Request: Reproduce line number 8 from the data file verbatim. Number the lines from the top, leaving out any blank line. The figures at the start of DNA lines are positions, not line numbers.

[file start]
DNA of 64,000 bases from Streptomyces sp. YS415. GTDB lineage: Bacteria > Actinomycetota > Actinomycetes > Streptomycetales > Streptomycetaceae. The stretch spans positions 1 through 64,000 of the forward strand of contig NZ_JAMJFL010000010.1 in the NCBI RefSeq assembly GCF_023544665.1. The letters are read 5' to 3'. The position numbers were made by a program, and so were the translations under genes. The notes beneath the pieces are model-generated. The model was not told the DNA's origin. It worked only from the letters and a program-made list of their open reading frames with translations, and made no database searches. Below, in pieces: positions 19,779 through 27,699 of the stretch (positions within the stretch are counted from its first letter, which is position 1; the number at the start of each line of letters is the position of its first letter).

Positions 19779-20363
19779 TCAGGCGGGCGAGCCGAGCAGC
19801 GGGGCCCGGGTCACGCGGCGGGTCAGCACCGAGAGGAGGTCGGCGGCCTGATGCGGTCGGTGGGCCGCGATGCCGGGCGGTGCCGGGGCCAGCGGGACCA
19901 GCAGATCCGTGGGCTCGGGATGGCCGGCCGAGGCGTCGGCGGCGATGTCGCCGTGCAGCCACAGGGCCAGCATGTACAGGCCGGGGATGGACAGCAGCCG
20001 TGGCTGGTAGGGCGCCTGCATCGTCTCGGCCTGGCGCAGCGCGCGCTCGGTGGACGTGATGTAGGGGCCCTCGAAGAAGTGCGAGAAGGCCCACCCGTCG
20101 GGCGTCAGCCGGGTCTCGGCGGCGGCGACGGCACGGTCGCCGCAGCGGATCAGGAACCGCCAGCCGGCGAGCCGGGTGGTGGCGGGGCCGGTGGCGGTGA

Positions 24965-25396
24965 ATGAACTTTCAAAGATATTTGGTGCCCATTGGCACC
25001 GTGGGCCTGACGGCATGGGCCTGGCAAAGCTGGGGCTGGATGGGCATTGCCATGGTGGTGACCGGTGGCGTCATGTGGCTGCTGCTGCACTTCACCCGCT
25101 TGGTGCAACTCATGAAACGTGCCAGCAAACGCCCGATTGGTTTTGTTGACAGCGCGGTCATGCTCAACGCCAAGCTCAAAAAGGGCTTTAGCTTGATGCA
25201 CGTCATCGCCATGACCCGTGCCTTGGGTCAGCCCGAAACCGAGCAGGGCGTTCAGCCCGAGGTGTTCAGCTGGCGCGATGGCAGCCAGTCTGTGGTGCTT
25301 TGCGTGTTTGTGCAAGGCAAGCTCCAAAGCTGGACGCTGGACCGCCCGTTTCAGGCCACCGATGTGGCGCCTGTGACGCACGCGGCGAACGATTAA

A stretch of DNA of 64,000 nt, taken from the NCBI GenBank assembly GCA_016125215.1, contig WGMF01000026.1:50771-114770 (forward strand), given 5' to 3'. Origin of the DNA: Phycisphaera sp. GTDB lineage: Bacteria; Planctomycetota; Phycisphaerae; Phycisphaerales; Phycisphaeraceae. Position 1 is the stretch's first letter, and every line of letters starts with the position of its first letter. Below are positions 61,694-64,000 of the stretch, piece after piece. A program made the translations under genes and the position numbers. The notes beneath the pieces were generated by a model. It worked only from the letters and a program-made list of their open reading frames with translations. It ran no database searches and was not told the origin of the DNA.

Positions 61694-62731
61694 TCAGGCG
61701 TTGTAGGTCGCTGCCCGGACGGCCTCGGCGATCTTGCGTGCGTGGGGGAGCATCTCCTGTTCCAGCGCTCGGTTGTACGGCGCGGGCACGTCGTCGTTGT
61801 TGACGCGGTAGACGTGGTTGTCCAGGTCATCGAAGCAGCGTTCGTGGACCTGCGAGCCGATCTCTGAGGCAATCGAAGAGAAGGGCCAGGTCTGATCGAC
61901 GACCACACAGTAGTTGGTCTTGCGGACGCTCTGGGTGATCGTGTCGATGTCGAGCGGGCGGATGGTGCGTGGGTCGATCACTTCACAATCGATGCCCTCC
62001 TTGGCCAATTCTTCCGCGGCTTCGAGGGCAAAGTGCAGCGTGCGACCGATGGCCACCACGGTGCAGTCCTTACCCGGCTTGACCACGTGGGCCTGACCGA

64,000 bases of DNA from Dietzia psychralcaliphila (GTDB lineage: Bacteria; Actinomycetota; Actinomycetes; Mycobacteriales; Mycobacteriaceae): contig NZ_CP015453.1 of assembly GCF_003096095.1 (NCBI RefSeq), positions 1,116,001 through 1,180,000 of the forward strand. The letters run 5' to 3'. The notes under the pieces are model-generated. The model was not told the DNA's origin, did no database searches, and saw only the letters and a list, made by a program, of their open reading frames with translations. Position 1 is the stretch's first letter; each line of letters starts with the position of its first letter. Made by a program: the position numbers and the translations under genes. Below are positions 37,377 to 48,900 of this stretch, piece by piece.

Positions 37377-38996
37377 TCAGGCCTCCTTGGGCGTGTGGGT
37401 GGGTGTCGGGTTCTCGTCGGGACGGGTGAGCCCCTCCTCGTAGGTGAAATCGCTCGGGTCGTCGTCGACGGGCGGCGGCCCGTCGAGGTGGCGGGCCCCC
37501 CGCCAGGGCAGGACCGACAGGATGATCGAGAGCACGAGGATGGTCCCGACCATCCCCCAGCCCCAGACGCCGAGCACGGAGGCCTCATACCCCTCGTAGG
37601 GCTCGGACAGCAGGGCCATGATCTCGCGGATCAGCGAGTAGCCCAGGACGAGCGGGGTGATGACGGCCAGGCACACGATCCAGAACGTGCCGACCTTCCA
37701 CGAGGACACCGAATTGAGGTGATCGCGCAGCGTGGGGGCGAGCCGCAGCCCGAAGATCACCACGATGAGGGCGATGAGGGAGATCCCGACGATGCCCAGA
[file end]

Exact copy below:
Positions 24965-25396